Costa Brava - Girona, Catalonia, SpainCosta Brava is a coastal region of northeastern Spain, consisting of Alt Empordà, Baix Empordà and Selva, in the province of Girona. The Costa Brava stretches from Blanes, northeast of Barcelona, to the French border. In the 1950s, the Costa Brava was identified by the Spanish government and local entrepreneurs as being suitable for substantial development as a holiday destination, mainly for package holiday tourists from Northern Europe and especially the United Kingdom and France.
Costa Brava - Girona, Catalonia, Spain
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Blanes - july 2013 - Costa Brava
Tamariu a beach cove on the Costa Brava
The combination of a very good summer climate, nature, excellent beaches and a favourable foreign exchange rate, which made Spain a relatively inexpensive tourist destination, was exploited by the construction of large numbers of hotels and apartments in such seaside resorts as Blanes, Tossa de Mar, and Lloret de Mar. Tourism rapidly took over from fishing as the principal business of the area.
HISTORY: Until after the First World War, the beaches along the coast of Catalonia served for Sunday leisure pursuits for the local people, plus one or two from neighbouring villages. While world tourism had discovered the Côte d'Azur by that time, the Costa Brava remained unknown to it.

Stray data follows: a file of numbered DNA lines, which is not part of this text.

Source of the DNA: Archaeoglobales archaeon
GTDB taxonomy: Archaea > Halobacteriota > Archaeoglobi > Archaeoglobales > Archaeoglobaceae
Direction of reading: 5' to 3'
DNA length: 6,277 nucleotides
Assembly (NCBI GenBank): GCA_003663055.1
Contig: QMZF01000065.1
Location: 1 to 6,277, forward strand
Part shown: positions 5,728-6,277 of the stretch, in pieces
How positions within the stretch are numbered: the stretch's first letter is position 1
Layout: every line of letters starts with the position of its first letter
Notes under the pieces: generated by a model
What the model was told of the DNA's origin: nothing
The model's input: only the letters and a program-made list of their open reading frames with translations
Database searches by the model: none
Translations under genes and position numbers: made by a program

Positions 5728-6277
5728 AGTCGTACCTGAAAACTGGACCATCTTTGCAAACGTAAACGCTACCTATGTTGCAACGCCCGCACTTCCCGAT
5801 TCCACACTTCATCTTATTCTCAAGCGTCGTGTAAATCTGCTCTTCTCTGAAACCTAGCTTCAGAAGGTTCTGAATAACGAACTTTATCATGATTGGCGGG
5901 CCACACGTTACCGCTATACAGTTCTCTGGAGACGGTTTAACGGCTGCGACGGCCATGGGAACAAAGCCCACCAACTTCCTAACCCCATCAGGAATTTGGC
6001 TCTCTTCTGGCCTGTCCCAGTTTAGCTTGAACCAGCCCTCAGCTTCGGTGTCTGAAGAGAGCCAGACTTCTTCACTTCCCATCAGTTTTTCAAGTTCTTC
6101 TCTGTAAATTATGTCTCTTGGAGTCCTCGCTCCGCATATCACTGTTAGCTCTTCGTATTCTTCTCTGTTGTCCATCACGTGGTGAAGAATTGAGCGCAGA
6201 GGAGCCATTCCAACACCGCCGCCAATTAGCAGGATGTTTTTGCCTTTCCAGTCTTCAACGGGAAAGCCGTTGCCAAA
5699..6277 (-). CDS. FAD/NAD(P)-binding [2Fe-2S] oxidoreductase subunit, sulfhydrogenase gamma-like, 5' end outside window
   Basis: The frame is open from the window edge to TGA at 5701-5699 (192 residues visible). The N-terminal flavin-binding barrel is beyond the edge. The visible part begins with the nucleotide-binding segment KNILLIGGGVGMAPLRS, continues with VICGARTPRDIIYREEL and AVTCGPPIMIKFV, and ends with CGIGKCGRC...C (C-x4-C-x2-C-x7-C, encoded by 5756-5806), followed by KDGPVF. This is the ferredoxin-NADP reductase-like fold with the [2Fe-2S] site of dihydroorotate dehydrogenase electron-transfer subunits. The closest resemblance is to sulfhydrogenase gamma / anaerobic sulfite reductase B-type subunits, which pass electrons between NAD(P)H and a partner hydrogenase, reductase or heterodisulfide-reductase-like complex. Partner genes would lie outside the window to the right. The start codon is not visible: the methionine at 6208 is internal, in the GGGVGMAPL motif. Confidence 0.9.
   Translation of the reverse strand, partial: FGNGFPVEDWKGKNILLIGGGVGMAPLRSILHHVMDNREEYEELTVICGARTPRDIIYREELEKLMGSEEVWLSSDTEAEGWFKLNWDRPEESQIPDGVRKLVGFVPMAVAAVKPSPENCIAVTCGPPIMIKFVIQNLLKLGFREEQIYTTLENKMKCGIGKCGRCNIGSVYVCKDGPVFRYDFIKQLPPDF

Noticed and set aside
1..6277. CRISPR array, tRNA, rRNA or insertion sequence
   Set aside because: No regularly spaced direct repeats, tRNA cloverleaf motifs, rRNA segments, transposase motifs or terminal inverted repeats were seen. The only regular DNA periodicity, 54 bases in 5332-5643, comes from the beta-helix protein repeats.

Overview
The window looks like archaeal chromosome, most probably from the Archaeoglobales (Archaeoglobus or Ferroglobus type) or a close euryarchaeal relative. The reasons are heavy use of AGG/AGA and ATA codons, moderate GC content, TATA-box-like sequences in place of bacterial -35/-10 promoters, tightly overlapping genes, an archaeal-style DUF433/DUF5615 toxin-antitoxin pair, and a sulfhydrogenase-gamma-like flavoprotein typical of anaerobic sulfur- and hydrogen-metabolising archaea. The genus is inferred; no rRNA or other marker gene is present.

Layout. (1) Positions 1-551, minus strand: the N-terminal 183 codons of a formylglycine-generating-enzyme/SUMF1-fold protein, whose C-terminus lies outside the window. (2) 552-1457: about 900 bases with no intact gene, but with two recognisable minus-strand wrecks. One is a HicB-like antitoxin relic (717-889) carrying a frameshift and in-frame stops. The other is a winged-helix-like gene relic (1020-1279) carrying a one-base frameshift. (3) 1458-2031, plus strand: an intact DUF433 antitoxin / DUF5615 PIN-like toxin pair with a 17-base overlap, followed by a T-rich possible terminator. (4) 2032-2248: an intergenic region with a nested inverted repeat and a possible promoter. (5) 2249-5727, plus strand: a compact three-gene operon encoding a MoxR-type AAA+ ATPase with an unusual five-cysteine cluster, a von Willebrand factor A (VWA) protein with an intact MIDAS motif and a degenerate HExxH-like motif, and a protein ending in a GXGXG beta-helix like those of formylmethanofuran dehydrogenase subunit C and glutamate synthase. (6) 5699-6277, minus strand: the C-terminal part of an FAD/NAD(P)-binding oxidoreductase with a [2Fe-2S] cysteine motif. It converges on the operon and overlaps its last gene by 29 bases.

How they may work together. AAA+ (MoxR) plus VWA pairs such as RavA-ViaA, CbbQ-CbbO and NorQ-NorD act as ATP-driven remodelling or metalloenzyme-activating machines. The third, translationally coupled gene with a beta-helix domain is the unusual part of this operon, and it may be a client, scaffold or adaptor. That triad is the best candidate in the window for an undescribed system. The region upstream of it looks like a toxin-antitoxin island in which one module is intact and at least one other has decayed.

A few years after the Spanish Civil War when some sort of order had been restored, the gradual breaking down of Spain's international isolation in the 1950s cleared the way for new options in tourism. The sea and the sun were drawing increasing numbers of people, and that, together with the overcrowding the Côte d'Azur was already experiencing in those days, enhanced the appeal of the Costa Brava when some of the holiday-makers made their way up there.
CULTURE: While part of the Costa Brava coastline lent itself to tourist developments on a very large scale, other parts have retained a more traditional look. Small towns like Cadaqués, which is close to the French border and close to the foothills of the Pyrenees, have attracted artists, such as Salvador Dalí, Joan Miró and Pablo Picasso.
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